A granny flat is a type of special residence (section 12C(2)). This topic explains:
Act reference: SSAct section 12C(2) A residence is a special residence if the residence is...
The granny flat interest rules recognise family arrangements that provide support for elderly people. The rules do NOT have any tests of age or family relationship. The rules do NOT measure or put a value on the support provided to the elderly person.
The granny flat interest rules DO reduce the effect of the deprivation (gifting) rules where people transfer property or other assets to family members in return for a life interest or right to accommodation for life.
A life interest or right to accommodation for life IS a granny flat interest if:
Explanation: In the real estate industry a 'granny flat' is the name given to a self contained flat in someone's house. A granny flat interest may be in accommodation that is quite different from the real estate definition of a granny flat.
A person who is the owner (or part owner) of property does NOT have a granny flat interest. They have the right to live in the property because of their ownership.
There is no market for granny flat interests because they are private family arrangements. The value of a granny flat interest is GENERALLY the same as the amount paid for the interest. This means there is NO deprivation amount.
Example: The value of a granny flat interest is the amount paid (or value of assets transferred) if a person:
In particular cases, where there is a special reason, the Social Security Act allows a granny flat interest of be valued at a DIFFERENT amount than the amount paid. These particular cases are the EXCEPTION to the rule that the value is the amount paid. The different amount is called the REASONABLENESS TEST.
The REASONABLENESS TEST uses an approximation of actuarial values called the reasonable value conversion factors. The test is described in (22.214.171.124). SOME examples of cases where the reasonableness test is used are:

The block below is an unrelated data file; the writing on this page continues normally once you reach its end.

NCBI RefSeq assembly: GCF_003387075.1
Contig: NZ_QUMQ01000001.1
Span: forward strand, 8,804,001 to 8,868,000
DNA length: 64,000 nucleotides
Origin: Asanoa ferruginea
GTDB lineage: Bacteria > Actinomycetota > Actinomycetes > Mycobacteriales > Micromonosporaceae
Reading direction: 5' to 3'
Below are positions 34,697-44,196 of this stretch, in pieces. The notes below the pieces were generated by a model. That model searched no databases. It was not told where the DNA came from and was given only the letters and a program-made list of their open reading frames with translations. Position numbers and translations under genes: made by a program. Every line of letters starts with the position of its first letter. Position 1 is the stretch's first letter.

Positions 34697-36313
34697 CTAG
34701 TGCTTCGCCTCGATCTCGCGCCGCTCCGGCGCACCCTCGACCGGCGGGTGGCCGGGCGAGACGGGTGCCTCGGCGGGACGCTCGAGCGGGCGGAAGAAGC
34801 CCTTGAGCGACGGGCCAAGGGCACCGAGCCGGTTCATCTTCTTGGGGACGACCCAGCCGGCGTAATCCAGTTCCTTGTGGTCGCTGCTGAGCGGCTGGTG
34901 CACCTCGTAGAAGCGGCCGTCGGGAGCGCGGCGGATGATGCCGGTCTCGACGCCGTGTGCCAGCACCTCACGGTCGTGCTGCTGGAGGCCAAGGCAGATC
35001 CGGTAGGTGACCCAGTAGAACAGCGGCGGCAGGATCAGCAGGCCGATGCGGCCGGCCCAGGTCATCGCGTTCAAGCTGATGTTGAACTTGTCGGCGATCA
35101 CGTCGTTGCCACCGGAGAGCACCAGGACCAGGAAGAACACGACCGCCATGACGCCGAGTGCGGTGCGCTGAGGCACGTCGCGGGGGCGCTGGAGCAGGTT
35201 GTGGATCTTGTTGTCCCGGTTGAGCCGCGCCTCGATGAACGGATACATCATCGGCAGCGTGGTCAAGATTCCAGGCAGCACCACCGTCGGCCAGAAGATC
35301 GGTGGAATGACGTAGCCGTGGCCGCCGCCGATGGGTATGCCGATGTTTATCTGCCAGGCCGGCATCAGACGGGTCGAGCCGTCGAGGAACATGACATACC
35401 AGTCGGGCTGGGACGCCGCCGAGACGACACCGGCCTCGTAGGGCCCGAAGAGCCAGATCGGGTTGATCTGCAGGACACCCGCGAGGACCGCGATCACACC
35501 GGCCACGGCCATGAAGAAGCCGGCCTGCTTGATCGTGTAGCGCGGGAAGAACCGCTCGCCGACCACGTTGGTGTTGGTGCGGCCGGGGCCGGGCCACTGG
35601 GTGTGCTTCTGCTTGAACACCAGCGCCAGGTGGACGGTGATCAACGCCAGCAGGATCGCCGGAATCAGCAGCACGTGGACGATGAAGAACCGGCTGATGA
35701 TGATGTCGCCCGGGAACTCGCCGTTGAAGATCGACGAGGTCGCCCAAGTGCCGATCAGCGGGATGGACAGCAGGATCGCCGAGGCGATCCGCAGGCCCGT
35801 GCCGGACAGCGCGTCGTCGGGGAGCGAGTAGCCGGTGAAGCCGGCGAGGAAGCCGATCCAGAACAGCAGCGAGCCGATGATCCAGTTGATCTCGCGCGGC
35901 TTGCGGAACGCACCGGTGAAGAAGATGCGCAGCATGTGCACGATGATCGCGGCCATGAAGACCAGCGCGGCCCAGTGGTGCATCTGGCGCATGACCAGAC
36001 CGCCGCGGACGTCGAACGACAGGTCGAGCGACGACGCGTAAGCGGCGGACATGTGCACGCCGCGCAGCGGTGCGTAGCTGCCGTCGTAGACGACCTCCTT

Explanation: Compare the value of the home and the reasonableness test amount. The value of the granny flat interest is the greater of the 2 amounts.
Explanation: Compare the cost of constructing the premises and the reasonableness test amount. The value of the granny flat interest is the greater of the 2 amounts.
Explanation: The value of the granny flat interest IS the reasonableness test amount.
The following are some examples of how the granny flat rules apply. These examples are not exhaustive, rather they illustrate how the policy works in some situations.
Example: A person buys property in their son's name worth $280,000 AND gives the son assets worth $100,000 in return for a life interest in the home (a total of $380,000). The reasonableness test amount is $310,000. The value of the granny flat interest is $310,000 (because this is greater than the $280,000 cost of the new home).
$380,000 MINUS $310,000 = $70,000
$70,000 IS a gift.
Example: A person sells their home and moves into a house already owned and occupied by a family member, paying for a right to accommodation for life. No construction is needed. The value of the granny flat interest is the amount paid UNLESS the amount paid is greater than the reasonableness test amount. Any amount greater than the reasonableness test amount IS a gift.
Act reference: SSAct section 1147(1D) For the purposes of paragraph…
Policy reference: SS Guide 4.1.6 Deprivation Related to Home & Accommodation Transfers, 4.1.7 Deprivation Related to Farm Transfers, 126.96.36.199 General Provisions for Special Residences, 188.8.131.52 Granny Flats - Reasonable Value Conversion Factors
Last reviewed: 3 December 2007